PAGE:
What Working at BioNews Has Taught Me
This is going to be a tough truth to admit, mostly because I’m still a little embarrassed by it all these years later. But, here we go.
When I was originally offered this role as a columnist for BioNews — the company that publishes this website — I turned it down. Well, I didn’t necessarily turn it down in writing. I boldly left an email on read and never answered, which, in my personal and professional opinion, is much worse. Dear reader, I am actually cringing while writing these words to you.
I was thinking about this the other day when my coworkers congratulated me on my third anniversary with the company. My time here has been nothing short of a rewarding journey in many ways. To think I almost let this opportunity escape … that stopped me dead in my wheelchair’s tracks.
The idea of being a writer was just as intriguing as it was honorable. But, I placed the blame on busyness. There wasn’t any way I’d be able to take on another role and manage my care. There simply wasn’t enough time.
(Apart from cringing, I am also laughing right now. I have at least triple the amount of work today than I did back then. And I am managing just fine.)
However, looking back and reflecting on this time, I can say it wasn’t a matter of busyness. That was simply an excuse to mask what was going on beneath the surface: fear. Until then, I had only shared my writings on my blog. It was a safe space for me. I could hide in my little corner of the internet and have some Facebook friends read my thoughts.
With a company like BioNews, I feared my story wouldn’t measure up on such an impressive platform. However, months later, I received another email from the late, and brilliant, Serena Lawrence with the same opportunity. The email came during a challenging time for me. I was in and out of the hospital with mysterious health issues, fighting anxiety and depression for the first time, working part-time, and planning a huge gala fundraiser for my nonprofit organization.
Life was chaotic, but I couldn’t ignore the fact I was given a second chance. Honored to have been considered (twice) for a position that I only ever dreamed about, I decided to take a leap of faith in hopes someone, somewhere, would read my words. So, on July 7, 2017, I dropped my fear and accepted my new role as a columnist for SMA News Today.
Knowing what I know today, I would have never ignored the first opportunity to work for BioNews. I would have never mulled it over or fearfully made an excuse. I would have, without hesitation, accepted. Alas, life doesn’t work that way, but there’s a critical lesson I learned in the process, which is why I’m sharing this story today.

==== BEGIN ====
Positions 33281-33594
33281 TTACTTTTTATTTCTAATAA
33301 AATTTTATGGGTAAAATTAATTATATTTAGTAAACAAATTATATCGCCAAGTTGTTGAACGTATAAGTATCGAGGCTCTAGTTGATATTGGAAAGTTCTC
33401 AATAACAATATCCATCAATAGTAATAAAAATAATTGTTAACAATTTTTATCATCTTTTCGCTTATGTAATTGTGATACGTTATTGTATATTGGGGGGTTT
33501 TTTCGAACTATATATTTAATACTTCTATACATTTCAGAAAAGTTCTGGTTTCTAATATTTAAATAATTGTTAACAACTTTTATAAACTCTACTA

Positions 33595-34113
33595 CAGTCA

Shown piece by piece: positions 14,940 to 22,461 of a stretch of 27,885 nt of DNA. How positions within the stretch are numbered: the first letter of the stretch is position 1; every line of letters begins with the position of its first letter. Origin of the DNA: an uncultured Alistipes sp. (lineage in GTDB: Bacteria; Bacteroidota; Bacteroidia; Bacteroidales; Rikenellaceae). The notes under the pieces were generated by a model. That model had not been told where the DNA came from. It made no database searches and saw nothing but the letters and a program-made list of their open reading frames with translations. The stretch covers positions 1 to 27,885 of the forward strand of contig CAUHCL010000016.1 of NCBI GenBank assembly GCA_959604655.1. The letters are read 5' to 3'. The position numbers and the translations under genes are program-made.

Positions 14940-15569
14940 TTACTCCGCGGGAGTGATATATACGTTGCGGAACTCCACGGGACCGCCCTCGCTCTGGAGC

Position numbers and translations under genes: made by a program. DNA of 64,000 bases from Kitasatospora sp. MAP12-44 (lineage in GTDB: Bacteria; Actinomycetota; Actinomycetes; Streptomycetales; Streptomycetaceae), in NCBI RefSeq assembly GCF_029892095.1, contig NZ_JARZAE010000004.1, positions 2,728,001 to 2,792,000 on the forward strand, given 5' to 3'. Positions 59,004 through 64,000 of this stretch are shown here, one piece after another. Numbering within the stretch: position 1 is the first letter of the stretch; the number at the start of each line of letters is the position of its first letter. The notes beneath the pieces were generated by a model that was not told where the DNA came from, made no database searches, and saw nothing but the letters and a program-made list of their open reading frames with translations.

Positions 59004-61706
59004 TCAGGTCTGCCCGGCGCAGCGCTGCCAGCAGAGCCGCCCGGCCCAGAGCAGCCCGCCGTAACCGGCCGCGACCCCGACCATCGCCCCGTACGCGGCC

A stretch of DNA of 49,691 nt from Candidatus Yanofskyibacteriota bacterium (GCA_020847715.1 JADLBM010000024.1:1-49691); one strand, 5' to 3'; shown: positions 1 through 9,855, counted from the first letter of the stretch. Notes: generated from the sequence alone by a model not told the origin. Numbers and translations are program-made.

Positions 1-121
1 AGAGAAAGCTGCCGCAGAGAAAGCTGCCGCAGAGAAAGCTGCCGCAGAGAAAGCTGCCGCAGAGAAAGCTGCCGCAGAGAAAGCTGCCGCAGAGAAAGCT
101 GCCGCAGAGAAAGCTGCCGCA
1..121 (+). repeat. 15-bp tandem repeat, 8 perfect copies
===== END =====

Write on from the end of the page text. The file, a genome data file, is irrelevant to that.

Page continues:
Stories matter, no matter how insignificant or unimportant they are perceived to be. Life with a disability is isolating at times. Navigating uncharted waters can feel intimidating. Experiencing fears and trepidations that come with having unique needs can often feel despairing. Managing one’s physical and mental health while trying to maintain a steady balance between the two can feel daunting. The list goes on.
In getting more vulnerable with the world and admiring others who do the same, I now understand how stories play a pivotal role in our lives. It’s the thread that weaves us together to create a community. It’s the moment when loneliness and all its emotional baggage are replaced with belonging and acceptance.
This revelation came from an opportunity I thought would simply be “just a job.” Through the words I wrote and read across BioNews, I began to feel less alone. I connected with a community that shared my trials and triumphs where diagnoses were the common thread. And I realized no story was too insignificant to exemplify the power words hold.
I am forever indebted to this company that feels more like a community, its loyal readers, and the people who have inspired me to share my story. Storytelling is what changes the world, and I hope someday you’ll set your fears aside and share yours, too.
Note: SMA News Today is strictly a news and information website about the disease. It does not provide medical advice, diagnosis, or treatment. This content is not intended to be a substitute for professional medical advice, diagnosis, or treatment. Always seek the advice of your physician or other qualified health provider with any questions you may have regarding a medical condition. Never disregard professional medical advice or delay in seeking it because of something you have read on this website. The opinions expressed in this column are not those of SMA News Today, or its parent company, BioNews Services, and are intended to spark discussion about issues pertaining to spinal muscular atrophy.
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